• Руслан Прояев

    Where is a download link?)

  • http://digitalformula.net/ Chris Rasmussen

    Hi – I have Adobe Premiere Pro CC 7.2.2 (build 33) but this preset isn’t in the list – I’m using the version provided by my Adobe Creative Cloud subscription. Can you say what version and build you’re using? Thanks.

    • http://tricedesigns.com/ Andrew Trice

      Make sure you are using “Premiere Pro CC 2014”. The CC 2014 release gets installed along side of the original CC release. The plugin is not available inside the older version. The 2014.0.1 (latest) version is 8.0.1 (21) Build.

      • http://digitalformula.net/ Chris Rasmussen

        Hi Andrew – just after I posted that question I noticed that my icon was still linked to the old version, even though CC 2014 was installed already. Problem solved – thanks for responding. Great tip!

  • http://www.facebook.com/jack.harper.520562 Jack Harper

    I see it pertains to video…
    What about correcting still shots for large format printing?

  • Rich Mayfield

    Would you mind posting the curvature numbers for all the presets? For those of us on CS6?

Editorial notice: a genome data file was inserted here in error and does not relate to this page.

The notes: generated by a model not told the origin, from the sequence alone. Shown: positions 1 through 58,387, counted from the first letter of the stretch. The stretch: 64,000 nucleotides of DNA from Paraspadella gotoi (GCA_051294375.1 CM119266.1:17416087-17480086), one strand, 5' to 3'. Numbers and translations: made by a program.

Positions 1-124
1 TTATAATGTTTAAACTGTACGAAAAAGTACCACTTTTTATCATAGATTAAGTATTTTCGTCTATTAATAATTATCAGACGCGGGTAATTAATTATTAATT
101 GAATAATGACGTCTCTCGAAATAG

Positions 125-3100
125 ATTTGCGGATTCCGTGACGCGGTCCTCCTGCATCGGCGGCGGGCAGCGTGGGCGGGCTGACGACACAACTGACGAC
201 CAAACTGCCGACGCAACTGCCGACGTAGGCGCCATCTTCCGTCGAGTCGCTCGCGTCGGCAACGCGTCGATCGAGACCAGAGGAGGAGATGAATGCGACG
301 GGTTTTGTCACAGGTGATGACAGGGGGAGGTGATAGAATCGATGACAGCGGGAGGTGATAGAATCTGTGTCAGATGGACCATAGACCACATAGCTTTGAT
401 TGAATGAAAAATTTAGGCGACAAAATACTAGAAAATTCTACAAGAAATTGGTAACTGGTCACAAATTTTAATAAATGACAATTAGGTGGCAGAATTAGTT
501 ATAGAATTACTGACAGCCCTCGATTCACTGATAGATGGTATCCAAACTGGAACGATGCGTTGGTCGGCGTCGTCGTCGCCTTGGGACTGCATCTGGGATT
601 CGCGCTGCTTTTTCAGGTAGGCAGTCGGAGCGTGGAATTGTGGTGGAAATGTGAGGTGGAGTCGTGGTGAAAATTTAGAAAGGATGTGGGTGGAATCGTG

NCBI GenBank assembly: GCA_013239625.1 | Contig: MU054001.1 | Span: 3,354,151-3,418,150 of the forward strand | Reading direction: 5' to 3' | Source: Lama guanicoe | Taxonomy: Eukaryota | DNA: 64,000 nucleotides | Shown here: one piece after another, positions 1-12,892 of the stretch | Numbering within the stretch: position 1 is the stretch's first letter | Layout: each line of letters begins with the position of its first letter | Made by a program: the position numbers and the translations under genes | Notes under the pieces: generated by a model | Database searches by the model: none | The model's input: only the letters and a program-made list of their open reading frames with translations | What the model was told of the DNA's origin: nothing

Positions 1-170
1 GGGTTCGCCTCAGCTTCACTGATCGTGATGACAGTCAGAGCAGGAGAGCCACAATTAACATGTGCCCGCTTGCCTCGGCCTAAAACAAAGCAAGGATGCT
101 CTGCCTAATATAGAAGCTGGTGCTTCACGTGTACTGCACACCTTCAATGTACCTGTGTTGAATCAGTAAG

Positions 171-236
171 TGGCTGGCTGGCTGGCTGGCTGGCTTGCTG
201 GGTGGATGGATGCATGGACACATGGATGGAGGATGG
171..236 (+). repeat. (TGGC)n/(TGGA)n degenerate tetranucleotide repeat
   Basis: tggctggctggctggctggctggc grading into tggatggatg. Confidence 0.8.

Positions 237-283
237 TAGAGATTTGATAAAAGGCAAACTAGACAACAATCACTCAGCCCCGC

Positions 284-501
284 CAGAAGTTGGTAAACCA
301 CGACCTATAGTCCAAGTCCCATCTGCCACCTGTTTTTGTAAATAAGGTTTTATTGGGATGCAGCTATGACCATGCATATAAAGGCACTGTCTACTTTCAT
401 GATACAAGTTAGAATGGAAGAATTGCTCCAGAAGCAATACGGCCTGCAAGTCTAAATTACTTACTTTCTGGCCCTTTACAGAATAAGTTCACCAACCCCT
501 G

• http://digitalformula.net/ Chris Rasmussen

      There are 35 of them – can you be more specific about which one(s) you want curvature info for?

      • Rich Mayfield

        Right now I’m interested in the GoPro 3+ Blac. These numbers are available nowhere on the internet. I could guess, but the presets are probably more accurate.

        • http://digitalformula.net/ Chris Rasmussen

          Yeah, I assume those values aren’t commercially secret – here you go …

          1080 – Medium (-22)
          1080 – Narrow (-16)
          1080 – SuperView (-40)
          1080 – Wide (-28)
          1440 – Wide (-32)
          2.7K – Medium (-23)
          2.7K – Wide (-29)
          2.7K Cinema – Medium (-22)
          2.7K Cinema – Wide (-31)
          4K – Wide (-29)